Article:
Disney Pin Trading, Family Style

| April 30, 2009 | 9 Replies

For this entry, I wanted to rely on the experience of the two pin trading experts in our family, my daughters Maggie (age 11) and Evie (age 8).  Our family has been on multiple trips to Walt Disney World, and in 2005 we started pin trading.  We don’t consider ourselves hard-core pin traders.  We’re not looking to score that ultra-rare, super-valuable, collectible pin.  We do it to have fun, pass the time, and meet Cast Members.  So read on and hear some of our family’s “secrets to pin trading” that has allowed us to collect pins, have fun, and yet still save (a little) for our daughter’s college funds.

The girls are in charge of all trades.  We don’t worry about what pin they trade away or what pin they get in return, the goal is for the whole family to have fun (without going broke in the process).  I think our strategy has paid off because Maggie says, “pin trading is really fun.”  Evie likes that you can take pins you don’t really want and trade them for pins you do want.  The girls have also gotten caught up in the thrill of the pin hunt.  They will see a pin they like in one of the stores, and the rest of the vacation is a quest to find that pin.  It is a thrill when they successfully find and trade for the pin they’ve been hunting.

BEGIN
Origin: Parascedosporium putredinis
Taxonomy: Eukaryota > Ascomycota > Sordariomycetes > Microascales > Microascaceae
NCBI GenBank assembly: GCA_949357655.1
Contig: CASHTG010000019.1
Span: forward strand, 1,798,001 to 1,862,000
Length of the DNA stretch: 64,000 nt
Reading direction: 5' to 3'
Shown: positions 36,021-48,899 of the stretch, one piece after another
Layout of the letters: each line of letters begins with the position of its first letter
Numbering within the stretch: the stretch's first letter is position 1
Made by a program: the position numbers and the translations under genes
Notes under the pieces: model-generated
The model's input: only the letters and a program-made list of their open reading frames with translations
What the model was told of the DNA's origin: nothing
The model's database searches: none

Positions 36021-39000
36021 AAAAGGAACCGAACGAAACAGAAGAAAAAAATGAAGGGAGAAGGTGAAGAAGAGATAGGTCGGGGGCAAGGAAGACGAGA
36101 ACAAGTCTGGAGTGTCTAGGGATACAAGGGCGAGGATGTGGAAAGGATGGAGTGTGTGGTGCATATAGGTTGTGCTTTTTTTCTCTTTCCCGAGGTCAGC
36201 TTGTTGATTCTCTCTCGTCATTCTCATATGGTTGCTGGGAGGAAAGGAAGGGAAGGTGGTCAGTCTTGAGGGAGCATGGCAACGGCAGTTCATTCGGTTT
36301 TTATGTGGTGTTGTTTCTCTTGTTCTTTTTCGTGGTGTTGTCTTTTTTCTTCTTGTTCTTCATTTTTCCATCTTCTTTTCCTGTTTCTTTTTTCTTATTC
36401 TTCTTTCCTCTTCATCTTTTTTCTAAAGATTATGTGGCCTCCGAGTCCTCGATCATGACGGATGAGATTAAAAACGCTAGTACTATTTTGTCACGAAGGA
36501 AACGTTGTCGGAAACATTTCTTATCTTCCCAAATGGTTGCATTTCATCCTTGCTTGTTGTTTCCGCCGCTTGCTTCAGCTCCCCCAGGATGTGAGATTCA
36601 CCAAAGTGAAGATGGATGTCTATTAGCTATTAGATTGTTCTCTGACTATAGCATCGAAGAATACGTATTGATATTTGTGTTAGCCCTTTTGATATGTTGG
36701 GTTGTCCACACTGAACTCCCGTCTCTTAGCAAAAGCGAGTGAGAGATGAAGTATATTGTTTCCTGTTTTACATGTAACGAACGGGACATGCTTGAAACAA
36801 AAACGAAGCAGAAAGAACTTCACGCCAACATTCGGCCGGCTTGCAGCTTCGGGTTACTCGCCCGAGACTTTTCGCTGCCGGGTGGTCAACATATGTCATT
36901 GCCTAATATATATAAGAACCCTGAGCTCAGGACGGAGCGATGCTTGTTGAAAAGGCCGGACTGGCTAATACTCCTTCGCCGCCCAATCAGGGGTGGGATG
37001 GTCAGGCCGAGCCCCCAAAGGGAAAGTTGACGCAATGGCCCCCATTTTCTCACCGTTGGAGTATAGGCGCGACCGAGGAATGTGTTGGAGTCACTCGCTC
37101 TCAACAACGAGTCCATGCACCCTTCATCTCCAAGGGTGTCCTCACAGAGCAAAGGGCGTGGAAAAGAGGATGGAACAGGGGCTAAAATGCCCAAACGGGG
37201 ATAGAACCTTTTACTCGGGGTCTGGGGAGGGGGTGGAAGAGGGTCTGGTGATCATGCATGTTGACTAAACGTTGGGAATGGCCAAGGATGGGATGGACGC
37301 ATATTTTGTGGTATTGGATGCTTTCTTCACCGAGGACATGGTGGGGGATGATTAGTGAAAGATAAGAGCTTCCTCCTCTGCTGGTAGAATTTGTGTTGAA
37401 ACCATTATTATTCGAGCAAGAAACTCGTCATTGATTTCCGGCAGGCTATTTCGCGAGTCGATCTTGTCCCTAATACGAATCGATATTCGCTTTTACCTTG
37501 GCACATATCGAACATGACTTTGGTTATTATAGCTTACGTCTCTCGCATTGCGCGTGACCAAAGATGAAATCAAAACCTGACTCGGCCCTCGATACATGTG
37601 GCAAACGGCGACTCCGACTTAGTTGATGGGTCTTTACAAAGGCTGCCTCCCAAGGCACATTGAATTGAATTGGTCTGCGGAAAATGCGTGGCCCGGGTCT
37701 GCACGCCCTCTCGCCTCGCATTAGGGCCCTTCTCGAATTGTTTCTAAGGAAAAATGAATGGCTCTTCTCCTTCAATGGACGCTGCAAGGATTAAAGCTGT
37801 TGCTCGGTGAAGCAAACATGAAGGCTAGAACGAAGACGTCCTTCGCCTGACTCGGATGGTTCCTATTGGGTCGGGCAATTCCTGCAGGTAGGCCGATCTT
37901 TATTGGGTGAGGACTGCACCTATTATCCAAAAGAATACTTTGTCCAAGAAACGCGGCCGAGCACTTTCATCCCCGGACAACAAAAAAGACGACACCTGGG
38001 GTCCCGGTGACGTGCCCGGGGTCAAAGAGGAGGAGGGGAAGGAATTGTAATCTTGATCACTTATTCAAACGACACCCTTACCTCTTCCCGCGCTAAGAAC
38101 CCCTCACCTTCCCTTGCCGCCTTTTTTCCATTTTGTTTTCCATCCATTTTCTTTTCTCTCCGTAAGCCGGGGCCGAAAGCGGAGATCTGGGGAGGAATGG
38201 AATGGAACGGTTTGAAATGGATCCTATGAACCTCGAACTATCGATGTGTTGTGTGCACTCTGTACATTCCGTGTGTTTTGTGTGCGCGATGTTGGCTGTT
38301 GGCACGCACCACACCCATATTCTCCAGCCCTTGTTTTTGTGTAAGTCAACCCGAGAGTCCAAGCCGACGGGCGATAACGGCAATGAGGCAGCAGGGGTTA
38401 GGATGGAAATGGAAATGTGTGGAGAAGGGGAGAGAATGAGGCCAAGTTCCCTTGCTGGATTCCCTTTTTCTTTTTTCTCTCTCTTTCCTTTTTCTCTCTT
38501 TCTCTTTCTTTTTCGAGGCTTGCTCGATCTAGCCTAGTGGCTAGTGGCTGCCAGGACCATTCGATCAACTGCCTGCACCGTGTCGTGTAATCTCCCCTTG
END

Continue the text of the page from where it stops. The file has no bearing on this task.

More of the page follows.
OK, to start pin trading we plan before going on vacation (don’t we all?).  I have a bag of Disney pins in the bottom of my closet.  These are not pins we’re saving or collecting.  Sometimes I’ll use these pins as incentives to get the girls to do something around the house, but mostly this is a stash of trade-fodder.  Pins the girls can specifically use for trading.  If my trade-fodder is low, I’ll purchase trader pins off the internet.  Care should be taken regarding where you purchase your trader pins.  There are some pins out there that cannot be traded.  Some of these pins are produced in other countries, and some are out-and-out fakes or counterfeits.  So (as always) be careful when you buy off the internet… make sure the pins you purchase to trade are official Disney pins with a Disney copyright stamped on the back.  Search around the DISboards, and you’ll find recommendations for reputable dealers.  Oftentimes, you can purchase official Disney pins to trade for $2.50 to $3.00 /pin.  This is a substantial savings considering individual pins cost $8.00 and up inside the parks.  Once we’re on vacation, each morning we’ll give the girls 4-5 pins to trade, and they can do with them what they want.  Evie likes to collect Mickey pins with different flags on them as well as anything Winnie the Pooh related, and Maggie collects Ariel (the Little Mermaid) and the teddy bear series of pins.  Their interests will change from trip to trip, and it’s fun to see what different things they are interested in each time.